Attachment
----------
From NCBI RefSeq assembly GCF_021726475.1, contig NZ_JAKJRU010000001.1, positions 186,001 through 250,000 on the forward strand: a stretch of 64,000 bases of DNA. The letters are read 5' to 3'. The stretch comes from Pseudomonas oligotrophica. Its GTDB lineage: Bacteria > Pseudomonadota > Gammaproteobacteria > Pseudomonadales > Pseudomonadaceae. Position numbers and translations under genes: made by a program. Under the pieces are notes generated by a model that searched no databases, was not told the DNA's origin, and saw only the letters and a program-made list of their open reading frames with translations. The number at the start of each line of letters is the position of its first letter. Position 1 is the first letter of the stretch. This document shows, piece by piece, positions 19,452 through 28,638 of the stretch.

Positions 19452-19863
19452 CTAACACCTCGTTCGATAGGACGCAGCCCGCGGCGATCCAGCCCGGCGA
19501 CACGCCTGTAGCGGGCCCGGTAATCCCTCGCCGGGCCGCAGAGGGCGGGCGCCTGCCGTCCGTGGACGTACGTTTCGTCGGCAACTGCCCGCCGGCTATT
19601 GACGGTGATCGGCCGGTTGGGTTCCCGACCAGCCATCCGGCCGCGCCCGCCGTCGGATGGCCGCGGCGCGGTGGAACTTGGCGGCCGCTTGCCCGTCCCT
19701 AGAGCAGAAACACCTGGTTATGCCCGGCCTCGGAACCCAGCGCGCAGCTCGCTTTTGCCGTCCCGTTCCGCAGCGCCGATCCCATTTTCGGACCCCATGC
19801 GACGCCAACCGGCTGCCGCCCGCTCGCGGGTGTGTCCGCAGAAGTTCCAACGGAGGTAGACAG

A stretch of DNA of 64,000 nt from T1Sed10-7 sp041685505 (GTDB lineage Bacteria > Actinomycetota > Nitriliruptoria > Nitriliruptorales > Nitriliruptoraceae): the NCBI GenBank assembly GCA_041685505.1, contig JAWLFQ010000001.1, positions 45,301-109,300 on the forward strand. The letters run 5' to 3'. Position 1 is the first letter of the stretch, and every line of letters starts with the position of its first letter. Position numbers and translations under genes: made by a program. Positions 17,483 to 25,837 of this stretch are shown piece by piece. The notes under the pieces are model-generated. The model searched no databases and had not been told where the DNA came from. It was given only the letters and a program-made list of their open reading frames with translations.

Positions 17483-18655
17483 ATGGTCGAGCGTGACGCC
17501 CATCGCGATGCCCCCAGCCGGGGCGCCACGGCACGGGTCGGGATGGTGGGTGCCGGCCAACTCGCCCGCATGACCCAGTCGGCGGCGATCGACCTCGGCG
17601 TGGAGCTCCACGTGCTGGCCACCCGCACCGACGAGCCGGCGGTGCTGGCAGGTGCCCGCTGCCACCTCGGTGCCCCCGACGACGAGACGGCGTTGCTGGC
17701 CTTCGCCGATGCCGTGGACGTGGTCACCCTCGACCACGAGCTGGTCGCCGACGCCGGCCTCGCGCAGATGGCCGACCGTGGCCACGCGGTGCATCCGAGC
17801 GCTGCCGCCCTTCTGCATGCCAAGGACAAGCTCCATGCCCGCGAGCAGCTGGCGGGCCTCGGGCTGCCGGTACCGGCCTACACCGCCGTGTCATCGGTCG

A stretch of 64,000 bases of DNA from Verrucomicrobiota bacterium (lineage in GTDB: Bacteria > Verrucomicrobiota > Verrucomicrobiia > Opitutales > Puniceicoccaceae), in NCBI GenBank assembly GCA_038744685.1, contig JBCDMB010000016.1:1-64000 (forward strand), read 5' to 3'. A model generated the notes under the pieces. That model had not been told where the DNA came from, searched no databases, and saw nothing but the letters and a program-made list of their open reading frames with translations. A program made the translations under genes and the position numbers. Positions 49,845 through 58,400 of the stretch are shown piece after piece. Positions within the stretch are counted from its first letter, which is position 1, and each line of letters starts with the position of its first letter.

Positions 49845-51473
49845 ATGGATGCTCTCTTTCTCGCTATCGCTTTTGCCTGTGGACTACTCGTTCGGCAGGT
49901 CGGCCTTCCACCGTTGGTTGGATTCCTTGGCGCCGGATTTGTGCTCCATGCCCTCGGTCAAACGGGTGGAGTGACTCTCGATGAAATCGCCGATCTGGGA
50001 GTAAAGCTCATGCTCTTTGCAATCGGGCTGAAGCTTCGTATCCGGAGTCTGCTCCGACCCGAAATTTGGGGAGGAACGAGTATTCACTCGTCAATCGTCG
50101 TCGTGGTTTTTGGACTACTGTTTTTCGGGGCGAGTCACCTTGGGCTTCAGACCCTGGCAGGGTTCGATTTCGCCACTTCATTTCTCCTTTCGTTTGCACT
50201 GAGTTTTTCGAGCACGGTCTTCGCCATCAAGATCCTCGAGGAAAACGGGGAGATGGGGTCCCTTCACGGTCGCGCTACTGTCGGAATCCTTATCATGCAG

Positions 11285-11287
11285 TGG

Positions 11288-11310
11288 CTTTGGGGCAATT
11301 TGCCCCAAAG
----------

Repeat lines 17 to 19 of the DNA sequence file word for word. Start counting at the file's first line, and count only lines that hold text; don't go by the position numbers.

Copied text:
49845 ATGGATGCTCTCTTTCTCGCTATCGCTTTTGCCTGTGGACTACTCGTTCGGCAGGT
49901 CGGCCTTCCACCGTTGGTTGGATTCCTTGGCGCCGGATTTGTGCTCCATGCCCTCGGTCAAACGGGTGGAGTGACTCTCGATGAAATCGCCGATCTGGGA
50001 GTAAAGCTCATGCTCTTTGCAATCGGGCTGAAGCTTCGTATCCGGAGTCTGCTCCGACCCGAAATTTGGGGAGGAACGAGTATTCACTCGTCAATCGTCG